/* */

Tuesday, October 16, 2007

“The Condemnation of Little B” by Elaine Brown

This book is about Michael Lewis, who was arrested at age 13 and unjustly convicted of murder, but it is also a compendium of racism in America. It looks at the problem from several angles: Historical, social, judicial, economic, personal, statistical, and more. Taken together, we see a picture of racism persisting into the 21st century, with nearly 1 out of 4 blacks living below the poverty line (Non-Hispanic whites about 1 out of 12).

If you’ve ever watched a debate and wondered who was telling the truth, you may have wished, as I have, that they would just pick a topic and drill down to get to the bottom of it all. This book does just that, and apparently Brown defies anyone to challenge her on the facts, with 30 pages of footnotes, in fine print.

This book will arm you with points you can use in your conversations with racists. For example, with a person who complains about gang violence, I mentioned the white school shooters and the police brutalization of Amadou Diallo. When he lumped people of color together with terrorists, I reminded him of our tragic history of lynching, disturbingly evoked recently by the display of nooses in Jena, Louisiana and Columbia University in New York.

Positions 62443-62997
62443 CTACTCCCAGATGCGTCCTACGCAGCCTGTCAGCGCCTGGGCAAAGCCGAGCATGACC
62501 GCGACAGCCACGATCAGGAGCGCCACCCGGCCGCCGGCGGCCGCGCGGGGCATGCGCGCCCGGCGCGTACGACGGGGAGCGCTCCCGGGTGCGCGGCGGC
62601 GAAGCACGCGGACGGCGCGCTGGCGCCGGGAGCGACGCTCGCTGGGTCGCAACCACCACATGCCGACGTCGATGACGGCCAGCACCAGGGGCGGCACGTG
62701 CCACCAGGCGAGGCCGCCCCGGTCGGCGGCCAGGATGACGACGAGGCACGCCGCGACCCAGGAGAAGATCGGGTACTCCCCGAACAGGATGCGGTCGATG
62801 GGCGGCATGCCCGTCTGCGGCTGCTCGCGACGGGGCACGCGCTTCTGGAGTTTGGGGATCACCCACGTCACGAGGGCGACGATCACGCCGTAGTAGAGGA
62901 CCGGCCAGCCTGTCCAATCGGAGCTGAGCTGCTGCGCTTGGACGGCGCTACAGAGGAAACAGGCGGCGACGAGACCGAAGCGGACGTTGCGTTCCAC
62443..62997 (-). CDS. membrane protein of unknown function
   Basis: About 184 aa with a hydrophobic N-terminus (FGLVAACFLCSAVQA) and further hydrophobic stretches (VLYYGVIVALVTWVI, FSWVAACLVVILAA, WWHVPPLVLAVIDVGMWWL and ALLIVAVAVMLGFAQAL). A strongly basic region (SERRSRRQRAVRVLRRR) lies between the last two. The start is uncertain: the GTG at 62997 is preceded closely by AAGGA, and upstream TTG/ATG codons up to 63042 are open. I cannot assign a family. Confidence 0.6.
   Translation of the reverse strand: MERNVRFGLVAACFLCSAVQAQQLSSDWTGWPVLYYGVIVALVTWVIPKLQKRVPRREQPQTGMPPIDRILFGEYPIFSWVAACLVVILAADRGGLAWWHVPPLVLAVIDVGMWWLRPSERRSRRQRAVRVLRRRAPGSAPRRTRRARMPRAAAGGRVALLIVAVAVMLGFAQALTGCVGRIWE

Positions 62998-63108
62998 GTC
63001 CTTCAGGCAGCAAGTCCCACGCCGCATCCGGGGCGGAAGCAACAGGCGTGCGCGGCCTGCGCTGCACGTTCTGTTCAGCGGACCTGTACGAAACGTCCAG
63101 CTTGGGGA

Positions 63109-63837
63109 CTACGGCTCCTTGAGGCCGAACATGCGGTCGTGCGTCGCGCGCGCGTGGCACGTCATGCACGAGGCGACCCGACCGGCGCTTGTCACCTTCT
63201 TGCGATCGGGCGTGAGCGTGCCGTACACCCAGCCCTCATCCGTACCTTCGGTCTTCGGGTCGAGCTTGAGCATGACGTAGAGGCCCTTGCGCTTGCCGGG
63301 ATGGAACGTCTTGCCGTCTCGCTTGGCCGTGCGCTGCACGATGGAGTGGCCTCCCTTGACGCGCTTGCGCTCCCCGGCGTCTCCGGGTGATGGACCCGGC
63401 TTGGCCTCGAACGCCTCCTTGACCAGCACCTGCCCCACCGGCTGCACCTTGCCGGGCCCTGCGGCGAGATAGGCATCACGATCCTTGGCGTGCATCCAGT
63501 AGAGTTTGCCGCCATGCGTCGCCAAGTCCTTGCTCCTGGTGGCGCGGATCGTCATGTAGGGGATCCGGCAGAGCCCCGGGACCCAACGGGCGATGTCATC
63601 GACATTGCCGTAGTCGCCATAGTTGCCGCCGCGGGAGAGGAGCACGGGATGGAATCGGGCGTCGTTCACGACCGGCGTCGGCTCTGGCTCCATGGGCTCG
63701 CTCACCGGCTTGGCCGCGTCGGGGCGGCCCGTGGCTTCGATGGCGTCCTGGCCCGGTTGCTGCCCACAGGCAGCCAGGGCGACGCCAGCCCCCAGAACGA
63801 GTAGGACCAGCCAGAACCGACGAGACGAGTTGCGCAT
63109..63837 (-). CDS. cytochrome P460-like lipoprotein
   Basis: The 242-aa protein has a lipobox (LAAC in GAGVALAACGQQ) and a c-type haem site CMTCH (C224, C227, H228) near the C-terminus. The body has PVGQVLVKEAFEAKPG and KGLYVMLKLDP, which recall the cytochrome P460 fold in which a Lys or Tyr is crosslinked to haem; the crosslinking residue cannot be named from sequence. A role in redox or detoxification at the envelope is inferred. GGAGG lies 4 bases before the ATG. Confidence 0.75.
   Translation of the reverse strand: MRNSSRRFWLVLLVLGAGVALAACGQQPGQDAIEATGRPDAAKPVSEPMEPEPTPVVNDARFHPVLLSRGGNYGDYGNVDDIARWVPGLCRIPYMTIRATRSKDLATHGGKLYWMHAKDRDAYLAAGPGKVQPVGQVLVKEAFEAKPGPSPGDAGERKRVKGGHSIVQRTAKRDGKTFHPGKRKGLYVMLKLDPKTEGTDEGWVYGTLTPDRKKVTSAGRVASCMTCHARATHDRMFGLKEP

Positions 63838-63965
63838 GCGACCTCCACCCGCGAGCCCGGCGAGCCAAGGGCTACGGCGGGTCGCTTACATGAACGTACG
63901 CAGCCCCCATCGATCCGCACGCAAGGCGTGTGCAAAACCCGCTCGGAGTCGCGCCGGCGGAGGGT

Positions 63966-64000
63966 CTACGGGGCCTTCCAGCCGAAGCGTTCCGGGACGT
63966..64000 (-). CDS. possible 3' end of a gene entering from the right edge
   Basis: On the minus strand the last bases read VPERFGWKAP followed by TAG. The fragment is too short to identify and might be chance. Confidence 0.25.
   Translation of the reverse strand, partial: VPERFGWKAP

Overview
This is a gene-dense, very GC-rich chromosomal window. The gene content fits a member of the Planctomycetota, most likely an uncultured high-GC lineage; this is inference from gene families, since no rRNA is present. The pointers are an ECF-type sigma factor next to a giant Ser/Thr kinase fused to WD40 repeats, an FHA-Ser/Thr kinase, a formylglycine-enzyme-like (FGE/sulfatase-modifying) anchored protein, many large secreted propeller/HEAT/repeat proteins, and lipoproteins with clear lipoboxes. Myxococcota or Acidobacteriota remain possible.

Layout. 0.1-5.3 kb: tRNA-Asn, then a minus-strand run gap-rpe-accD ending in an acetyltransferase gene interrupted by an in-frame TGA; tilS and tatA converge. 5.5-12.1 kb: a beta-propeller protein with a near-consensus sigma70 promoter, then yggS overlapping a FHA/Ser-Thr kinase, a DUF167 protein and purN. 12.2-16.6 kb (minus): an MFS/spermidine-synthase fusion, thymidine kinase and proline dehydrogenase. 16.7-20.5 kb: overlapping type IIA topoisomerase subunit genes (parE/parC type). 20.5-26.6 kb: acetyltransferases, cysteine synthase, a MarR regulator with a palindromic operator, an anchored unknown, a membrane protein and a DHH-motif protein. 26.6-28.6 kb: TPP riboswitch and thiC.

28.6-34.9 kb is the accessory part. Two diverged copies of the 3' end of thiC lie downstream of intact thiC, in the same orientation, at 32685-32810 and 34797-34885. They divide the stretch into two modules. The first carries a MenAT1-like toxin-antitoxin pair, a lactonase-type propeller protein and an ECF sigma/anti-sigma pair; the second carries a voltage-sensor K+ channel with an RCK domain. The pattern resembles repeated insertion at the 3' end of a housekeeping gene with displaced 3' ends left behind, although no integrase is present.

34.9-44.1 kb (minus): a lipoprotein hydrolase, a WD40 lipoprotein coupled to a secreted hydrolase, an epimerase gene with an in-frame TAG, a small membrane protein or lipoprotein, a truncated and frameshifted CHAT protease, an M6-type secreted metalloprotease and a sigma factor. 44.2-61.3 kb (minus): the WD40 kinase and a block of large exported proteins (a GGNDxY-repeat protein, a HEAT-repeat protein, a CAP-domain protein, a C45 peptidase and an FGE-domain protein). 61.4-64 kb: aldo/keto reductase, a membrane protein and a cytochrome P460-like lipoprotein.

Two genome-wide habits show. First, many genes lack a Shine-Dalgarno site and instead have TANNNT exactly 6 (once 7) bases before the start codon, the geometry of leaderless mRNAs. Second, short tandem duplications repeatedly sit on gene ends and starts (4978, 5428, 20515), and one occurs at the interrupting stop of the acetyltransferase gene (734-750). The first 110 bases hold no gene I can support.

As a Green I was interested in the chapter about how Clinton essentially put the blame for crime and poverty not on government but on blacks themselves. This after slavery, Jim Crow, the KKK, institutional racism, and segregation. The book tells about how William Jefferson Clinton started his presidency at the plantation of Thomas Jefferson. While Jefferson got it right on the separation of church and state, his writings about blacks helped form the foundation for modern racism.

I was intrigued by the information that crack was introduced during the Reagan administration to help pay for the contras. Gary Webb of the San Jose Mercury News explored this in 1996.

Little B was placed in an awful situation, a situation that no one should be placed in. After completing the book I checked the Internet and sadly, Michael Lewis is still in prison. You can contribute to his defense fund at: http://www.elainebrown.org/littleb.htm

2 Comments:

At Fri Oct 19, 12:04:00 AM CDT, Blogger Renegade Eye said...

The Jena6 issue is having a local impact, including a school walkout and statewide march planned to support the Jena6.

Are you aware of the Malcolm Suber campaign in New Orleans?

 
At Fri Oct 19, 04:10:00 PM CDT, Blogger Tom Cleland said...

Just took a brief look at his site. So far he sounds pretty good.

 

Post a Comment

<< Home